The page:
Wednesday, January 07, 2009

Milky Way Heavier And Faster Than Originally Thought

New reports coming out of the American Astronomical Society's conference in Long Beach, CA this week indicates that our galaxy is spinning significantly faster than first thought.

It turns out that our solar system is moving nearly 100,000 miles an hour faster than previously thought — revolving around the center of the Milky Way at 568,000 miles an hour, Mark Reid of the Harvard-Smithsonian Center for Astrophysics announced Monday at the American Astronomical Society's conference in Long Beach, Calif. Since velocity is related to mass, the 15% increase in solar-system speed translates into a near doubling of mass of the Milky Way, according to Reid's group — and all of that newfound bulk is composed of dark matter.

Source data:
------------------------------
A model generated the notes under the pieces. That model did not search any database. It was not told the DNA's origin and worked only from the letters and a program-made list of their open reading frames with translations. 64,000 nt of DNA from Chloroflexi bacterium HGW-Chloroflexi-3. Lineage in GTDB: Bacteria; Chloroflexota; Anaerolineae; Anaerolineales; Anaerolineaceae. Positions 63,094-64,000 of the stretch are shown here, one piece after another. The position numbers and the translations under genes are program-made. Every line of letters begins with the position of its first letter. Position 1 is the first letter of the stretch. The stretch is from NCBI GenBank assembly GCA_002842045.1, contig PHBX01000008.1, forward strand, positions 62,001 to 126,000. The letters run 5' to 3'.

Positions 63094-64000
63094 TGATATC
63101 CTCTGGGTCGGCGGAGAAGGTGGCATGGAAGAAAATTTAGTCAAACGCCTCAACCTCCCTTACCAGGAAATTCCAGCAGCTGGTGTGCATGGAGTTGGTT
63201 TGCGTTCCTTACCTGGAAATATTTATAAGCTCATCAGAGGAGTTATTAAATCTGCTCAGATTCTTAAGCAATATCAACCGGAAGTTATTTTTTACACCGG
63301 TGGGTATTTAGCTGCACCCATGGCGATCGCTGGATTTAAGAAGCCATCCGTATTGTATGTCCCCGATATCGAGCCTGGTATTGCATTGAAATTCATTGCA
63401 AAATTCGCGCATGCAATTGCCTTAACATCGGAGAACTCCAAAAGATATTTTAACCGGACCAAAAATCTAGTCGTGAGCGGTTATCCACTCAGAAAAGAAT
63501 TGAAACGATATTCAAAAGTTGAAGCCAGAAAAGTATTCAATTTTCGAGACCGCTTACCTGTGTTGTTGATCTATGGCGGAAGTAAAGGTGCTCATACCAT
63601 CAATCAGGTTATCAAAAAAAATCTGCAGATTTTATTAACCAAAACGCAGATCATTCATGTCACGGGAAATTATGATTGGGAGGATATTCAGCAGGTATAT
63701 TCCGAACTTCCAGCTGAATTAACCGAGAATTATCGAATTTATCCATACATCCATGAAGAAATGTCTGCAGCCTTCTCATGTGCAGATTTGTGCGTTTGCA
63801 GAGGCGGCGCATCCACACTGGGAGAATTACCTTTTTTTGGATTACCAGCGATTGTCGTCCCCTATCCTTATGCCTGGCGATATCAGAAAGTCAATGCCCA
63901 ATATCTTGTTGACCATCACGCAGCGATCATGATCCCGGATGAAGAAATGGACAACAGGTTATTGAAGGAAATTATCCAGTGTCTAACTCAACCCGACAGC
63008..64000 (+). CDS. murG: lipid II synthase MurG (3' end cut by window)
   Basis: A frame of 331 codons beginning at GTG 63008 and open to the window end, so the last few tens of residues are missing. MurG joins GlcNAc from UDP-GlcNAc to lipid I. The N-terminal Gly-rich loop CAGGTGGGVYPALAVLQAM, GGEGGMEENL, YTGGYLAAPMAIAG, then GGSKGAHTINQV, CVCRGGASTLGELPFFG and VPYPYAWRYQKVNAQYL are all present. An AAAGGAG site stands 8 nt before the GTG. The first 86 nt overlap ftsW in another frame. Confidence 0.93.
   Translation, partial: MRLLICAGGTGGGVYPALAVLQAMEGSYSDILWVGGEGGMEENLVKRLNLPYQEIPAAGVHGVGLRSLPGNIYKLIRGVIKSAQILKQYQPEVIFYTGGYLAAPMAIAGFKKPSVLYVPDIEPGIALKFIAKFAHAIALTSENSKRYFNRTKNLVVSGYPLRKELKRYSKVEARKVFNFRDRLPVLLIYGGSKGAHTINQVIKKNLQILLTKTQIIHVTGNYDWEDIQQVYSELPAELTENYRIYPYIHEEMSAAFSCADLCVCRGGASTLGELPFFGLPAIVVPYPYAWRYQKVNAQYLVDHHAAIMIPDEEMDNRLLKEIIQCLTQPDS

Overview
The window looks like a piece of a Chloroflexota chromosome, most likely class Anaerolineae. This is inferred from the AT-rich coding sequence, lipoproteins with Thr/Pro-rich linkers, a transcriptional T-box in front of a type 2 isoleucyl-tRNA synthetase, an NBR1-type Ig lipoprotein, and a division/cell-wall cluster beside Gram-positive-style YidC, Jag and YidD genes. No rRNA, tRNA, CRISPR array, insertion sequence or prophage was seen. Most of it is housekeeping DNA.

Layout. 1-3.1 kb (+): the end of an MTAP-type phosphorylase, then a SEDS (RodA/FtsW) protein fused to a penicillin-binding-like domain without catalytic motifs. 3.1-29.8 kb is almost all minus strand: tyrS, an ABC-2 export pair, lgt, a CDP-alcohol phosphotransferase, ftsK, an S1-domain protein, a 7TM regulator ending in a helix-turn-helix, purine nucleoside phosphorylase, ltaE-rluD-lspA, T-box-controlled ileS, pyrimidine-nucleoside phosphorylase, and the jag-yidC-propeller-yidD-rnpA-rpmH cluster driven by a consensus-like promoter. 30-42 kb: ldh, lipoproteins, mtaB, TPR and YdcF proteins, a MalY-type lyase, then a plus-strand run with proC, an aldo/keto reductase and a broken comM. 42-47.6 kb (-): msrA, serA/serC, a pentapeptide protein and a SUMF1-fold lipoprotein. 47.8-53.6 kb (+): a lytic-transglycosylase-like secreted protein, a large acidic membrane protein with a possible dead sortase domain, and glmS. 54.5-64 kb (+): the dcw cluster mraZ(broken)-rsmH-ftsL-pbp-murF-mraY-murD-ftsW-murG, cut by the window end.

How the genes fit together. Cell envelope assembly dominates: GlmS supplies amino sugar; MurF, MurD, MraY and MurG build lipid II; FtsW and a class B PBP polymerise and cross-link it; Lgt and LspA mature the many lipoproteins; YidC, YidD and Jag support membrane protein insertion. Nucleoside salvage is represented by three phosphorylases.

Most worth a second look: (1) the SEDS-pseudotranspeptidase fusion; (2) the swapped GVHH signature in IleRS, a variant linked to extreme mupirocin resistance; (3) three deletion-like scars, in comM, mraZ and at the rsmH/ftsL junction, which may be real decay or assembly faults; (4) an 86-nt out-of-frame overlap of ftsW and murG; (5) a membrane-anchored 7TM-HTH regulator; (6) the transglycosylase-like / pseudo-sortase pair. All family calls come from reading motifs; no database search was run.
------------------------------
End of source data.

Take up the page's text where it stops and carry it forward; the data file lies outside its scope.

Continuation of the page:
So the Milky Way might be a twin of Andromeda, eh? Nice to know that we have a sibling that close.


1 comment:

Anaconda said...

Just a thought, doesn't this increased speed of rotation suggest that mass calculations are in error because mass may not be the "driving force" that determines the speed of rotation?

The reaction to this new piece of data -- plug in a bigger "black hole."